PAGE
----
Group Health Association and its 160-member physicians union reached a tentative agreement late last night to end the bitter 23-day doctors' strike that has affected care for the 145,000-member health maintenance organization, according to federal mediators.
Capital Alliance of Physicians will vote tonight on a proposed three-year contract, which also must be approved by the nine-member board of the member-owned nonprofit GHA, the region's oldest health association.
The breakthrough came during the third consecutive late-night bargaining session at the Federal Mediation and Conciliation Service headquarters, where the two sides reached a compromise on the last remaining issue: the question of whether GHA will discipline nine to 11 doctors accused of neglecting patients during the strike.
Neither side would discuss details of the proposed settlement. "This has been so topsy-turvy, so sensitive that I don't want to louse anything up by saying anything about the agreement," a union spokesman said early today. A GHA spokesman also declined to comment pending approval of the settlement.
The strike, which has caused thousands of patients to postpone appointments or seek care at other facilities, could end as early as tonight, and GHA would immediately begin attacking a huge backlog of postponed appointments and complaints, officials said.
The strike began March 3 in a dispute over a GHA plan to increase productivity by requiring doctors to spend several more hours of their 35-hour week on office visits. The plan would have started an incentive pay system providing a 1 to 4 percent bonus above their $91,000 average salaries, depending on the ability of groups of doctors to treat certain numbers of patients.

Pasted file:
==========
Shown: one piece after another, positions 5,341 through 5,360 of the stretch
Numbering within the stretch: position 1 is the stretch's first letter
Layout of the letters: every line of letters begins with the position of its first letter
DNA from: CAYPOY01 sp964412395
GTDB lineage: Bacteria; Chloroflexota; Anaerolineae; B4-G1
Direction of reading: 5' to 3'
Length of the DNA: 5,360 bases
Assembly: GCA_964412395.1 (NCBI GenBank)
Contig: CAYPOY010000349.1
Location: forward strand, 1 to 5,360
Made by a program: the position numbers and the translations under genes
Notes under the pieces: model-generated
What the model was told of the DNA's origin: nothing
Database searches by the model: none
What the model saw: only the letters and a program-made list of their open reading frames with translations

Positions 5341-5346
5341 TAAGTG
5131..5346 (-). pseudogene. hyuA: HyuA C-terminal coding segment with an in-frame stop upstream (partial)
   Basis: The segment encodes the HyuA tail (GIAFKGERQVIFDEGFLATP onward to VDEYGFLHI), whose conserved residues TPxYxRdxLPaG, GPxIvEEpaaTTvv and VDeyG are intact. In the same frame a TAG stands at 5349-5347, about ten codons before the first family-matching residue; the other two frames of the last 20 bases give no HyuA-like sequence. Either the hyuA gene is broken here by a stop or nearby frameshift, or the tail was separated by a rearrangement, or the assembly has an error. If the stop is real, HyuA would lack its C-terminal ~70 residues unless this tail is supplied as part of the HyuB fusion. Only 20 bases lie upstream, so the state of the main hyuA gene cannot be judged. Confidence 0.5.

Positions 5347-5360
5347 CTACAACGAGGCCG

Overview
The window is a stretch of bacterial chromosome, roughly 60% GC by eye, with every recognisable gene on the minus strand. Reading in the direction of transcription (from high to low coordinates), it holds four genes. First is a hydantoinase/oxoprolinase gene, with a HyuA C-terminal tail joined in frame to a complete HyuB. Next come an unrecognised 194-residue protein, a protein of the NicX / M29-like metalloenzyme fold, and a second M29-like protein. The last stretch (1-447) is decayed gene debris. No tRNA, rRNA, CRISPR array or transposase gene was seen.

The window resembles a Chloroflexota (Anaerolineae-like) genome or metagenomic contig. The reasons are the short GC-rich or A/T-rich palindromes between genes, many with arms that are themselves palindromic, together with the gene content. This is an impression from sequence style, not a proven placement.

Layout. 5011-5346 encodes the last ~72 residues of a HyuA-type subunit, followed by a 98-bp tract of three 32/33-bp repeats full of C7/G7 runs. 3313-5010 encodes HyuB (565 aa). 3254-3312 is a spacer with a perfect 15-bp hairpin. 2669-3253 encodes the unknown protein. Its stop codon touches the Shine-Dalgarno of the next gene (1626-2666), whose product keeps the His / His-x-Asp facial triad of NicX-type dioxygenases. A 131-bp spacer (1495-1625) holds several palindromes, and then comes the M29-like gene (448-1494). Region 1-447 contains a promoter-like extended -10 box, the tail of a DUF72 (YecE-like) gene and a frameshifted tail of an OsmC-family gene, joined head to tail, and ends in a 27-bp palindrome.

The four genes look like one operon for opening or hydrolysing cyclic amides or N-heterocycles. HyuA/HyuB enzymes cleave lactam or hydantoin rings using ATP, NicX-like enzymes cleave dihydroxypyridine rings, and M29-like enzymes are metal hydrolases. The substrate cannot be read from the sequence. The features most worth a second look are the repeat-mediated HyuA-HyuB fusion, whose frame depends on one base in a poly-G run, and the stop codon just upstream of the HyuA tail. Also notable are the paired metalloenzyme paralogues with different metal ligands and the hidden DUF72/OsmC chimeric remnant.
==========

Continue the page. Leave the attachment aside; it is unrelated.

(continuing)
Those proposals were strongly criticized by doctors who said GHA's plan, which was later modified, would result in speeding up care and leaving doctors less time for hospital visits and other duties.
GHA vigorously disputed the doctors' contention that the plan would create "assembly line medicine" and management contended that its productivity goals would bring GHA into line with others in the fast-growing HMO field. GHA director Dr. Robert Rosenberg said an "incentive reward" system was important to making GHA more competitive with the 15 HMOs expected to be operating in the Washington area by 1987.
Sources said yesterday the compromise settlement on productivity involves setting up a labor-management committee to study the issue. An impartial arbitrator would decide, if necessary, whether to establish the incentive pay system.
The final roadblock to the settlement involved GHA's accusation that some doctors "violated their professional responsibilities" by failing to honor a pre-strike agreement to treat emergencies and to handle scheduled surgery and other duties during the strike.
GHA served notice during bargaining that it plans to suspend or reprimand nine to 11 doctors for various alleged offenses.
The union contended that the incidents were exaggerated and contested the method GHA proposed for disciplining doctors. Sources said the proposed settlement likely will involve arbitrating the discipline cases, but no details were available.
During the strike, GHA kept open its nine health centers in Maryland, Virginia and the District, staffing the centers with management doctors, temporary replacements and 10 to 20 doctors who crossed picket lines to work.